Tough times call for tough choices. For Herb Klein, president and CEO of United Way Greater Mercer, the significant reduction in revenues over the past five years meant a decision to reduce or eliminate funding to about a dozen local agencies this year and into 2013.

As reported in Michele Alperin’s article, “The Battle Over United Way’s Dwindling Dollars” (U.S. 1, December 5), the cuts and Klein’s controversial philosophies in making them are being criticized by other members of the nonprofit community. The reactions have continued in letters to U.S. 1 and comments posted online. The letters and some of those comments are printed below. To see all the comments, go to http://goo.gl/2PuET.

#b#To The Editor: Klein A Hypocrite?#/b#

In U.S. 1’s December 5 cover story Herb Klein, CEO of United Way of Greater Mercer County, revealed an appalling lack of respect for the agencies that make up the nonprofit sector in Mercer County and a startling lack of familiarity and knowledge about how Mercer County addresses hunger through the nonprofit sector.

Let me state at the outset that I am the husband of Phyllis Stoolmacher, the long-time head of the Mercer Street Friends Food Bank. Anyone who has interacted with Phyllis knows that she doesn’t need me to fight her battles. I’m writing this letter based on my 25 years of assisting Mercer County nonprofits in the areas of strategic planning and fundraising, as someone who has taught classes at Rutgers University School of Social Work on performance-based measurement, and as someone who is very familiar with the needs of those who hungry in Mercer County. I also served as president the Board of Trustees of the United Way Princeton Area Communities in the early 1990s, when I was employed in a management position in the private sector.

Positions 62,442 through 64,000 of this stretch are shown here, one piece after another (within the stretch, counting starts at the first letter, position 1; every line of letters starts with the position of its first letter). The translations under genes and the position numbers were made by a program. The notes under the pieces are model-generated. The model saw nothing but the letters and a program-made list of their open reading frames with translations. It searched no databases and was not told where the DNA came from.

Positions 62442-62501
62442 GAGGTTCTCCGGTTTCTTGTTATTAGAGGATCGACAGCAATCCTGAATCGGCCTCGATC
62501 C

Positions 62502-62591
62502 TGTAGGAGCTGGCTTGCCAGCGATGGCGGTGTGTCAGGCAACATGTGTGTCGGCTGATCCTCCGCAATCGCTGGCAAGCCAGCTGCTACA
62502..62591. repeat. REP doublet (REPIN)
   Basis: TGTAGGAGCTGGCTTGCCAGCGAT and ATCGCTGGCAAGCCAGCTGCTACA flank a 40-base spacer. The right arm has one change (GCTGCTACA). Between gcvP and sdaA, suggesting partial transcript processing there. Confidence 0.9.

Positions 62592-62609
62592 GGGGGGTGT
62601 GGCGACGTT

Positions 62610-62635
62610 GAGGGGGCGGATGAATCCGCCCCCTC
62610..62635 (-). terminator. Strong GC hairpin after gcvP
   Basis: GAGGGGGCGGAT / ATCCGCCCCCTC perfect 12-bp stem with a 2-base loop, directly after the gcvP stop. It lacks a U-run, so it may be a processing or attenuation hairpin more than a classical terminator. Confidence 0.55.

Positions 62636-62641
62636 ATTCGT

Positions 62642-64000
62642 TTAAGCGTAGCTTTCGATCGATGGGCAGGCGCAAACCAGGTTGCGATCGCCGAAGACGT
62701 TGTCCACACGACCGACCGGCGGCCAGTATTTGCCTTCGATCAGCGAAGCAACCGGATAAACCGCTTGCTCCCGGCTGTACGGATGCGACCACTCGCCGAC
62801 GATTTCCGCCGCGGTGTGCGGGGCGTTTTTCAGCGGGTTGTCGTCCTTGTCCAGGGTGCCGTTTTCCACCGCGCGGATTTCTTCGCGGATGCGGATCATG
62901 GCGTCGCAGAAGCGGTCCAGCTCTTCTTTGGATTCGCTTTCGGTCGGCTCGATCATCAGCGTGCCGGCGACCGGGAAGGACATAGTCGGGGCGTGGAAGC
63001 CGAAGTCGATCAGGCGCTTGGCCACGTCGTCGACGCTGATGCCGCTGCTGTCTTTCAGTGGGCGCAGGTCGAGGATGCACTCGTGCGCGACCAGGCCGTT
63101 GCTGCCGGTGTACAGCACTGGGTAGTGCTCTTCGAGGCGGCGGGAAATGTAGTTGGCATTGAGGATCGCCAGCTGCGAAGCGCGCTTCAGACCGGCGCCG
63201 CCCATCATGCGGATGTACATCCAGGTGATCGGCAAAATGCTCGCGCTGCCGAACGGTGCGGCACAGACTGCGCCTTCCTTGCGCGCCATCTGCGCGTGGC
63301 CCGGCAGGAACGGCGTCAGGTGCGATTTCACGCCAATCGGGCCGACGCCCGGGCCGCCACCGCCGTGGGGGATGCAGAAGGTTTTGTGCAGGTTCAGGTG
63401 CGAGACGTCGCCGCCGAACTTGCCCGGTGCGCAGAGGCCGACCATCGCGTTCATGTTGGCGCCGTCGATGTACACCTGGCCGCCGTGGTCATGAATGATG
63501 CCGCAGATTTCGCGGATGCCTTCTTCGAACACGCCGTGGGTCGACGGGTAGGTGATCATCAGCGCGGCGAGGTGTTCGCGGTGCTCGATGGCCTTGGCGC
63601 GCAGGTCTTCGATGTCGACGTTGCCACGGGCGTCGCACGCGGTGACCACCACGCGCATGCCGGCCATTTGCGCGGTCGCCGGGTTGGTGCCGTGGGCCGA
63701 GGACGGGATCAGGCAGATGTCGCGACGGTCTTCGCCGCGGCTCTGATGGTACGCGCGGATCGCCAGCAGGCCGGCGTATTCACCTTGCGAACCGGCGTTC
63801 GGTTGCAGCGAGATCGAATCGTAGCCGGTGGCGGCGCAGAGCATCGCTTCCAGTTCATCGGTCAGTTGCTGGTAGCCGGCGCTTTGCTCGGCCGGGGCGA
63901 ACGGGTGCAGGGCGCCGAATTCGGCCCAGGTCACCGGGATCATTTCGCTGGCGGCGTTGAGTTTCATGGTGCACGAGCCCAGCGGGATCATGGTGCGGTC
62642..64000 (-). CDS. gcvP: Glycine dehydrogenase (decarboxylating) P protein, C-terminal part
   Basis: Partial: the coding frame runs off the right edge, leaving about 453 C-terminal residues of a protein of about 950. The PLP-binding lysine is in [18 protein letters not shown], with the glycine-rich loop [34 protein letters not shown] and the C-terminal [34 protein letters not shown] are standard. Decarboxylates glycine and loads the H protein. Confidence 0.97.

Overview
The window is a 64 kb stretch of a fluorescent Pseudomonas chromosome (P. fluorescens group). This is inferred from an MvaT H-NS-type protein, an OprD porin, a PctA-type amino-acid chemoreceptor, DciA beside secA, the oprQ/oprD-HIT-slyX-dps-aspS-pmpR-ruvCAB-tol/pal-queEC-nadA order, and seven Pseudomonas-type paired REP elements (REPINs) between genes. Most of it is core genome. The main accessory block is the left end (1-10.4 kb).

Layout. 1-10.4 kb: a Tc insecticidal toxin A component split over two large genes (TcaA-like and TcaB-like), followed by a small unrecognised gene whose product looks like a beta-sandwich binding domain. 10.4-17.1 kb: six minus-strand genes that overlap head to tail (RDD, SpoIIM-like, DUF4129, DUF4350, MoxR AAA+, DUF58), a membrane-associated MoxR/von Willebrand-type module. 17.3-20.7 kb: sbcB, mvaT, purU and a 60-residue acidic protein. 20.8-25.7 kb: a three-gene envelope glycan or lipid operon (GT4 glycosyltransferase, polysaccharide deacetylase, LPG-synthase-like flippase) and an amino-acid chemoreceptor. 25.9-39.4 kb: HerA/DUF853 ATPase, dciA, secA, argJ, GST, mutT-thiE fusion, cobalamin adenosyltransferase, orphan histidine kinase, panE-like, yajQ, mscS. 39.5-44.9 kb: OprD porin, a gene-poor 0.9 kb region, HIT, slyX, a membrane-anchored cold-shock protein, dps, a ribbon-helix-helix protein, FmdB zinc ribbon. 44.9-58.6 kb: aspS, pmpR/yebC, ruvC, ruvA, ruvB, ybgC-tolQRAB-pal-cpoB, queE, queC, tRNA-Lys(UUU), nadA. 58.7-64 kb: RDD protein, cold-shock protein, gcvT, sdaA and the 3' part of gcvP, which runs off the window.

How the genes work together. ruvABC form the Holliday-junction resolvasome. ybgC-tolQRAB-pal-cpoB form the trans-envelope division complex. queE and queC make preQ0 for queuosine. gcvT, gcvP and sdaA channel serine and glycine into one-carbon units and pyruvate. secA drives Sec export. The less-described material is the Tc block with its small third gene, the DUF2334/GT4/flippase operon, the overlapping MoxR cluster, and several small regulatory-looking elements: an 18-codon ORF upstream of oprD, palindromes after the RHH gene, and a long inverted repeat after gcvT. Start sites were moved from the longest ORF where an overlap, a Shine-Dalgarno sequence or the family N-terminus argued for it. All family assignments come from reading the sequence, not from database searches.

During my career I have worked in government, the private sector, and with more than 100 nonprofits agencies. I can say without equivocation that if you can make it in the nonprofit sector, you can excel anywhere. I have come to greatly respect the nonprofit sector and the people who work in it. This is not to say that there are no poorly run nonprofits. However, the agencies that were de-funded by the United Way operate high-quality programs that achieve important measurable outcomes.

Mr. Klein’s suggestion that the agencies that were de-funded do not “solve programs that move the needle” is disingenuous, disrespectful, and false. To suit his own purposes, Mr. Klein defines success simply as monetary return on investment — it “has to be dollars.” Improving the quality of one’s life has no value in his “measurement world, the management consulting and start-up world.” In the world in which I operate, when someone is bleeding, you apply a band-aid to address the short-run need while you work to address the underlying problem. It is not a matter of either/or, but rather that both efforts are needed.

Mr. Klein is a hypocrite. On one hand, he indicates that the United Way of Mercer County is totally outcome driven; yet he proceeds to indicate that the reason that Family Guidance was de-funded was that employee groups did not vote through donor designating for the agency — “our community votes with dollars. We look at where people want to give their money, and it tells us where they care about,” he said. Mr. Klein, you can’t have it both ways.

Mr. Klein needs to get his facts straight regarding what constitutes the emergency food network in Mercer County. He notes that Mercer County has “21 separate food banks.” This is inaccurate and it appears that Mr. Klein does not know the difference between a food bank and a food pantry.

A food bank functions as a central clearinghouse to secure and distribute donated, purchased, or government-supplied food to a network of local hunger relief agencies. A food pantry is a place where people in need can receive free groceries and other hunger prevention services. Mercer Street Friends is the sole food bank serving Mercer County; it partners with 41 food pantries, nine shelters, three soup kitchens, five non-emergency meal sites, and two group homes. In addition, there are other places where people can receive food assistance that are not members of the food bank.

Mr. Klein’s view that providing food to hungry people “solves no problem other than ‘I’m hungry’,” shows an absence of knowledge regarding food insecurity. Does it not occur to Mr. Klein that providing food to individuals and families not only improves their physical and emotional well-being, but also strengthens their economic stability by allowing households to use their limited financial resources for other basic needs such as housing, clothing, medicine or health care?